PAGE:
Early election returns Tuesday night show Long Beach Councilwoman Lena Gonzalez handily defeated her Republican challenger in the race for a state Senate seat—a result largely expected due to the heavy Democratic tilt of the 33rd district.
With mail-in ballots and all precincts counted, Gonzalez, a Democrat, won the seat with 69% of the vote, according to the Los Angeles County Registrar-Recorder. Guerrero received 31% of the vote.
The councilwoman and her supporters celebrated early at the Hotel Maya, where Supervisor Janice Hahn and Insurance Commissioner Ricardo Lara—who vacated the Senate seat when he won election in November—gave speeches, among others.
Gonzalez said she is ready for the challenge of representing Long Beach in Sacramento.
”I’m not afraid, I’m not shy,” she said Tuesday night. “I’m bold and excited to not only represent Long Beach but the entire Southeast region.”
Former 33rd district senator Ricardo Lara congratulating Gonzalez. pic.twitter.com/xqS0JnvZlm
— Jason Ruiz (@JasonRuiz_LB) June 5, 2019
The 33rd District includes cities along the 710 freeway, including Vernon to the north and most of Long Beach to the south, with a population of nearly 927,000.
Gonzalez was the top vote-getter in the March primary special election with over 31% of the ballots cast in her favor. However she fell short of receiving the votes needed to avoid a runoff due in part to a crowded field of candidates that included several Democrats. Guerrero received 14% of the vote to secure second place and force the runoff.
Gonzalez was the frontrunner during the entire campaign, garnering endorsements from multiple elected leaders including Lara and Mayor Robert Garcia. She also received support from labor and environmental organizations, among others.
She continued to face heavy criticism that began ahead of the March primary, specifically the more than $1 million spent in support of her campaign by a big oil-backed independent coalition.
Gonzalez denounced the money, which paid for advertising on billboards, television and online.
The councilwoman also faced backlash for refusing to debate Guerrero (she denied a request to debate at the Long Beach Post). Both candidates took part in a forum in early May.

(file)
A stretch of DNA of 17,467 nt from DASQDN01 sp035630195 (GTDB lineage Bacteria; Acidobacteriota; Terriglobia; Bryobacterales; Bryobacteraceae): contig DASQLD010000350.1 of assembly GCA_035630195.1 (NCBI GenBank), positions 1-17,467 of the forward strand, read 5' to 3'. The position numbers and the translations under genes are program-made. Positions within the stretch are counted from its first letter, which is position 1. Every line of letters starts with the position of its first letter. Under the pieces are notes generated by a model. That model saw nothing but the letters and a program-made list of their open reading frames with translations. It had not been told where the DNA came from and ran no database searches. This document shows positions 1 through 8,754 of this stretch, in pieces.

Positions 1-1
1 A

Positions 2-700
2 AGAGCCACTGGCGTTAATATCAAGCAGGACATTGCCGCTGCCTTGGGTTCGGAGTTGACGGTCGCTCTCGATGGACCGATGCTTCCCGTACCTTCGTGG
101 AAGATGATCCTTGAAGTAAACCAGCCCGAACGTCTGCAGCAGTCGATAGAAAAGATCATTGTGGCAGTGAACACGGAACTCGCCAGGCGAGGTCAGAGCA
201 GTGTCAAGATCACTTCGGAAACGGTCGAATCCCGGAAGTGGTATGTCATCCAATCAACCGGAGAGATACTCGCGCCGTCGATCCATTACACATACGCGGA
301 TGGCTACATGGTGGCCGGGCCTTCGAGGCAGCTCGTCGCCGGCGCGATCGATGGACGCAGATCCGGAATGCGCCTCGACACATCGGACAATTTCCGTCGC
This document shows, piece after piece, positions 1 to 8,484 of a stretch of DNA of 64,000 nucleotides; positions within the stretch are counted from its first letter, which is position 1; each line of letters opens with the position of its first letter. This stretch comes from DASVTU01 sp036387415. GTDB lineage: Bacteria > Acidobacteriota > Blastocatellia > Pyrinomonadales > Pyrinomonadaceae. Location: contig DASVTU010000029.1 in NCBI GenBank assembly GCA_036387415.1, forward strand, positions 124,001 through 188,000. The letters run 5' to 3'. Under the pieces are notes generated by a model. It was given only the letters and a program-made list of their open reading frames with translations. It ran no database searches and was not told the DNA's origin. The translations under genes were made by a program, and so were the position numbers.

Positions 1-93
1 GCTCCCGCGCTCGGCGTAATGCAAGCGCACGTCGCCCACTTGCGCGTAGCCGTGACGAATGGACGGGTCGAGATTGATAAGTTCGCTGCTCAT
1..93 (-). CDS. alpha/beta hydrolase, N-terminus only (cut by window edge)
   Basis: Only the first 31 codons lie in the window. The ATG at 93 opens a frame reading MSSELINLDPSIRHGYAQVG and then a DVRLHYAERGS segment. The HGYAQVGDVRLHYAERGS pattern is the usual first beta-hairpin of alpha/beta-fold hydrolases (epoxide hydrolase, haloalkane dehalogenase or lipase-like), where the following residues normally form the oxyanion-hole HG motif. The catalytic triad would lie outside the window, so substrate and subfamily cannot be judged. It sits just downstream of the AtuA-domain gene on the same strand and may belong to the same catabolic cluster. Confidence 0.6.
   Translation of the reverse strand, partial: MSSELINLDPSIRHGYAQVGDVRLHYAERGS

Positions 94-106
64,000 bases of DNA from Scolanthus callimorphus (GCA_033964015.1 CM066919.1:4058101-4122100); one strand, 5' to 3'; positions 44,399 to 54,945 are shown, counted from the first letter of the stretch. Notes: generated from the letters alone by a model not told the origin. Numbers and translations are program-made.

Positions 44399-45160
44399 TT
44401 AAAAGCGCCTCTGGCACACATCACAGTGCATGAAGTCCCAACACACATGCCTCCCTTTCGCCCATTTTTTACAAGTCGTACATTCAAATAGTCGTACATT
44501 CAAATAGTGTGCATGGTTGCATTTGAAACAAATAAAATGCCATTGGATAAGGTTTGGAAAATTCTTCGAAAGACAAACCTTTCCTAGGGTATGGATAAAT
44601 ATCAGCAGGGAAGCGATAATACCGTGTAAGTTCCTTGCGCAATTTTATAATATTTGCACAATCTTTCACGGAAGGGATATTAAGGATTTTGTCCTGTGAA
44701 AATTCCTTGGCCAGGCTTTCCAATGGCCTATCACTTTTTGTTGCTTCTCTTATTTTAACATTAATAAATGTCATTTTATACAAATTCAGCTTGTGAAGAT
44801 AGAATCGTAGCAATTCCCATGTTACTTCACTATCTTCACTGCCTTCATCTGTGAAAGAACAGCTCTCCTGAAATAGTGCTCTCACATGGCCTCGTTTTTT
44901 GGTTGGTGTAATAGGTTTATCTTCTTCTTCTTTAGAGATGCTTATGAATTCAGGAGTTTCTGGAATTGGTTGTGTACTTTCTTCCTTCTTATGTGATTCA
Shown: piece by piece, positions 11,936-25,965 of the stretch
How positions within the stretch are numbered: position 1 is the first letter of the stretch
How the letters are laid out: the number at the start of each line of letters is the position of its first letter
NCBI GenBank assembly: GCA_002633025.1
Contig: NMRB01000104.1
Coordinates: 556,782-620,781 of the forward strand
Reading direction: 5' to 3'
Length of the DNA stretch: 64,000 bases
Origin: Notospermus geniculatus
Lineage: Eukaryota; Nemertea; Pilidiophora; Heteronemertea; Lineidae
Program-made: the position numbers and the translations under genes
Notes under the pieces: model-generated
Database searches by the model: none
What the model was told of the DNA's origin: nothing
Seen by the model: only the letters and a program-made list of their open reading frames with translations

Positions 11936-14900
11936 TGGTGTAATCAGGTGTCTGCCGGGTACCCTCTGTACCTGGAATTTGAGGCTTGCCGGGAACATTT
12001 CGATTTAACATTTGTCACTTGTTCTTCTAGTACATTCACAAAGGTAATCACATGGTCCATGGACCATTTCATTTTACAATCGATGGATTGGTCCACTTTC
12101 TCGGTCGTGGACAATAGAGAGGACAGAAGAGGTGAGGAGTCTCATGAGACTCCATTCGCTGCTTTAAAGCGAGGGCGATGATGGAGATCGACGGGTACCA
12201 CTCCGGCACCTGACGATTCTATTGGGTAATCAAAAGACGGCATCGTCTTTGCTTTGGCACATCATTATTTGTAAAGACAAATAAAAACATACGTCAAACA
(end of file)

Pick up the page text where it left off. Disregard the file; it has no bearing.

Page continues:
Gonzalez ran on a platform that included protecting the environment and advocating for healthcare reform, much like her predecessor, Lara, who introduced a bill seeking to create a single-payer system in the state. The bill ultimately failed, with critics saying that it was too expensive for a state this size to take on such an overhaul of the state’s healthcare system but Gonzalez has not ruled out reviving such discussions.
Guerrero, a perennial candidate for various statewide offices, focused on education and pension reform as well as more a more business-friendly climate. He considers himself a classical economist and believer in the free market.
While he was praised for his background and knowledge in the finance industry, some criticized his lack of support for issues related to women’s reproductive rights, the LGBTQ community and undocumented immigrants.
At an election night party in Downey, Guerrero celebrated with his supporters, but did not concede the race until Wednesday morning.
“I am proud of our dignified campaign, and the analytical, data-driven, and substance-based approach I took on policy issues,” Guerrero posted on Facebook.
One supporter, David Hernandez of the Los Angeles Hispanic Republican Club, said the election was “an uphill battle for someone who has integrity—regardless of party.”
Gonzalez will serve the remaining two years of Lara’s Senate term.
Gonzalez’ seat on the City Council is expected to be filled with a special election in November.
City Clerk Monique de la Garza said the county will run the election, which would be a winner-take-all format.
As has been done in the past, she said it is likely that the mayor will appoint a caretaker for the 1st District—which includes portions of Downtown, Central and West Long Beach—in the meantime to address any constituent concerns that may arise.
De la Garza said the appointee would not be able to place items on the council agenda or vote.
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